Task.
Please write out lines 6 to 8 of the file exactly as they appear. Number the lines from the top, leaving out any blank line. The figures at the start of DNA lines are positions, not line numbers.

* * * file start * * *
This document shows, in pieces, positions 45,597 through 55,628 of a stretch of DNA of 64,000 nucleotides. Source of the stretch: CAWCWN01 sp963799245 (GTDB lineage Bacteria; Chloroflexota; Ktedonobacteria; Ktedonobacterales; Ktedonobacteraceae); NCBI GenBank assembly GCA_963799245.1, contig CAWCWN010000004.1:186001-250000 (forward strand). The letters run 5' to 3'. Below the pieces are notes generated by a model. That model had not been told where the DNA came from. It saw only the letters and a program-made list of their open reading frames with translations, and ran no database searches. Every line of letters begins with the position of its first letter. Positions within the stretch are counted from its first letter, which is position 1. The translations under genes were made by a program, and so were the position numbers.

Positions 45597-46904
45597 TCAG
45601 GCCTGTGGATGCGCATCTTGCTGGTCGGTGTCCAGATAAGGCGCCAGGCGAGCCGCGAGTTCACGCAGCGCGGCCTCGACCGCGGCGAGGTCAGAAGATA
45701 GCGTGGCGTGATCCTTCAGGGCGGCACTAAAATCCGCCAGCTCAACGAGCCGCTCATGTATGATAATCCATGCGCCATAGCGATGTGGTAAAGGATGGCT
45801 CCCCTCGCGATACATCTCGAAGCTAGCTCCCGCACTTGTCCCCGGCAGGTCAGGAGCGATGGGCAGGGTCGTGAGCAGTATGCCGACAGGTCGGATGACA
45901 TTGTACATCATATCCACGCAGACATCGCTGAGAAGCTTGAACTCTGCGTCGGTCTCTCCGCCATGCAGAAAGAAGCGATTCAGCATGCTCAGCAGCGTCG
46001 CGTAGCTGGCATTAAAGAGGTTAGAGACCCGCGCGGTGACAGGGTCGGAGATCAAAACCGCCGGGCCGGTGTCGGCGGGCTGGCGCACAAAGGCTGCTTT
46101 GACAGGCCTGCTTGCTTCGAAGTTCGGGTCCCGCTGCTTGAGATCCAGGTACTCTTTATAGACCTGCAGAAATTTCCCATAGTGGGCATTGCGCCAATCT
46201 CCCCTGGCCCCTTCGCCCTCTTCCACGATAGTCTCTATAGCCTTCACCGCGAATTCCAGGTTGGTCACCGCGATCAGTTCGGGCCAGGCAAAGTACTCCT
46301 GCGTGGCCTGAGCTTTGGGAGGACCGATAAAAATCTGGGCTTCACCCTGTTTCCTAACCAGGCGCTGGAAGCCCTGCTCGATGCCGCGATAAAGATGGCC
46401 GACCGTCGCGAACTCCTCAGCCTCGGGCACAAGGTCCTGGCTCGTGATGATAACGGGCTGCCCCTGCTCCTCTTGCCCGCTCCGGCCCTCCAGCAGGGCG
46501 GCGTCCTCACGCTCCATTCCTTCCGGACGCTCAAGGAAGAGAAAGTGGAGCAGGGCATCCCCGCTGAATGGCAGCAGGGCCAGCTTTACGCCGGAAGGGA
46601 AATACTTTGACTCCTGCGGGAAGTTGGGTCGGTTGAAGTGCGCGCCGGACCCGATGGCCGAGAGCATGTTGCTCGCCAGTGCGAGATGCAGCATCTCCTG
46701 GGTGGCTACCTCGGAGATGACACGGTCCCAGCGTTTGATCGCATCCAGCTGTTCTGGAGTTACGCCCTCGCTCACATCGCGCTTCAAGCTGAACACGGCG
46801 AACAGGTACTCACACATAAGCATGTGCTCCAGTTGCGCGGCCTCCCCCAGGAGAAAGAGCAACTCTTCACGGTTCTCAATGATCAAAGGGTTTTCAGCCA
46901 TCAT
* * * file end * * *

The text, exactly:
45801 CCCCTCGCGATACATCTCGAAGCTAGCTCCCGCACTTGTCCCCGGCAGGTCAGGAGCGATGGGCAGGGTCGTGAGCAGTATGCCGACAGGTCGGATGACA
45901 TTGTACATCATATCCACGCAGACATCGCTGAGAAGCTTGAACTCTGCGTCGGTCTCTCCGCCATGCAGAAAGAAGCGATTCAGCATGCTCAGCAGCGTCG
46001 CGTAGCTGGCATTAAAGAGGTTAGAGACCCGCGCGGTGACAGGGTCGGAGATCAAAACCGCCGGGCCGGTGTCGGCGGGCTGGCGCACAAAGGCTGCTTT